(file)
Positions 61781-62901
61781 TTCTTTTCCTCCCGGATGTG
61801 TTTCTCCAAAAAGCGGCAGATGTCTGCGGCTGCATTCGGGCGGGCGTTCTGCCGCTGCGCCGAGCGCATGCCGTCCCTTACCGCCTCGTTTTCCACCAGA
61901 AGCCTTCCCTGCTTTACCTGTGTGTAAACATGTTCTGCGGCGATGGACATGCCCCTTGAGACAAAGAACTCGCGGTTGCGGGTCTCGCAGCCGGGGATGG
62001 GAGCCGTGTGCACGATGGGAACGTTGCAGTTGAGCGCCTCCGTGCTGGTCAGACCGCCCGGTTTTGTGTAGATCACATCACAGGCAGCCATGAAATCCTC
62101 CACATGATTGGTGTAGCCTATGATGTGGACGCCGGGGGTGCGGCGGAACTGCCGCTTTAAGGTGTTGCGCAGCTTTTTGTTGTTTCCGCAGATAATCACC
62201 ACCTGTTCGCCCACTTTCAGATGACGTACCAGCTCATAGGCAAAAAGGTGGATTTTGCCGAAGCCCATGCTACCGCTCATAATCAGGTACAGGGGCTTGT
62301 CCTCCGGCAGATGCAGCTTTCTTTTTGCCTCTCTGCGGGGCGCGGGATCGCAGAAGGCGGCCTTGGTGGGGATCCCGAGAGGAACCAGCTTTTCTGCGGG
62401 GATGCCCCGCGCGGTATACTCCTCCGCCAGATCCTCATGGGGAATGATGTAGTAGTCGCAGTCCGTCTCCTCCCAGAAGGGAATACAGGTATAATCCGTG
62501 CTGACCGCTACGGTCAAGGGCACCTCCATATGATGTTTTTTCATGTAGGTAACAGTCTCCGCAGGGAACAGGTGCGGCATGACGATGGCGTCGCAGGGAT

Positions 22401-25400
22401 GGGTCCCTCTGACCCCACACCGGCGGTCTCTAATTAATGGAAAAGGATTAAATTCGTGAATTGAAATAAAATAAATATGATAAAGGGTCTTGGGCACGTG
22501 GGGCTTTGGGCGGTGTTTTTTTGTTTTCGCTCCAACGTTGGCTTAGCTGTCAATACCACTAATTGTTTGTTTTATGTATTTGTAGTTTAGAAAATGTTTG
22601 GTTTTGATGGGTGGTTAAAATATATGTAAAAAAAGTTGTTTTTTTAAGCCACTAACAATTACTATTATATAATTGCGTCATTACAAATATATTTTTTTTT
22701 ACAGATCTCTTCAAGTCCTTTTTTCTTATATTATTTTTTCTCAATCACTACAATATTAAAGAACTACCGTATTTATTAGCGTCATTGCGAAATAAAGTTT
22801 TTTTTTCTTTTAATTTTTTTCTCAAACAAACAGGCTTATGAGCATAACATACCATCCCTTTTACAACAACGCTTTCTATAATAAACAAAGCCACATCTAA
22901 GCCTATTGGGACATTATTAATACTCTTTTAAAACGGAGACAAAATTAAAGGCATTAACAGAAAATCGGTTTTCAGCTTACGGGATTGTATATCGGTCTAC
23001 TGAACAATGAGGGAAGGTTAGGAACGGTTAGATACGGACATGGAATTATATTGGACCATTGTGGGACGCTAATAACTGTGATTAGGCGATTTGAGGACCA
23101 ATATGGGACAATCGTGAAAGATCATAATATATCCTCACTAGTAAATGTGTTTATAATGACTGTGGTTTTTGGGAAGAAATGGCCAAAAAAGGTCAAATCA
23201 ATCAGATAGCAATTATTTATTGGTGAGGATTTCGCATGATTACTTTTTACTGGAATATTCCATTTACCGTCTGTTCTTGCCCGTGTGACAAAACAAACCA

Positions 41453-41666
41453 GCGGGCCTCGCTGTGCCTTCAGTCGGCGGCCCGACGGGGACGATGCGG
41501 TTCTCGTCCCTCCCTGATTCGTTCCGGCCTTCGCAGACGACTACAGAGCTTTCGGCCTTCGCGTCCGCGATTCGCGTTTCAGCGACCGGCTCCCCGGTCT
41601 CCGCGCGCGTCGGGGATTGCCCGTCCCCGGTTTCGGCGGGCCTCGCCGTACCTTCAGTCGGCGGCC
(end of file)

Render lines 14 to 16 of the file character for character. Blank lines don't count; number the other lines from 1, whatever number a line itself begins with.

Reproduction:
22601 GTTTTGATGGGTGGTTAAAATATATGTAAAAAAAGTTGTTTTTTTAAGCCACTAACAATTACTATTATATAATTGCGTCATTACAAATATATTTTTTTTT
22701 ACAGATCTCTTCAAGTCCTTTTTTCTTATATTATTTTTTCTCAATCACTACAATATTAAAGAACTACCGTATTTATTAGCGTCATTGCGAAATAAAGTTT
22801 TTTTTTCTTTTAATTTTTTTCTCAAACAAACAGGCTTATGAGCATAACATACCATCCCTTTTACAACAACGCTTTCTATAATAAACAAAGCCACATCTAA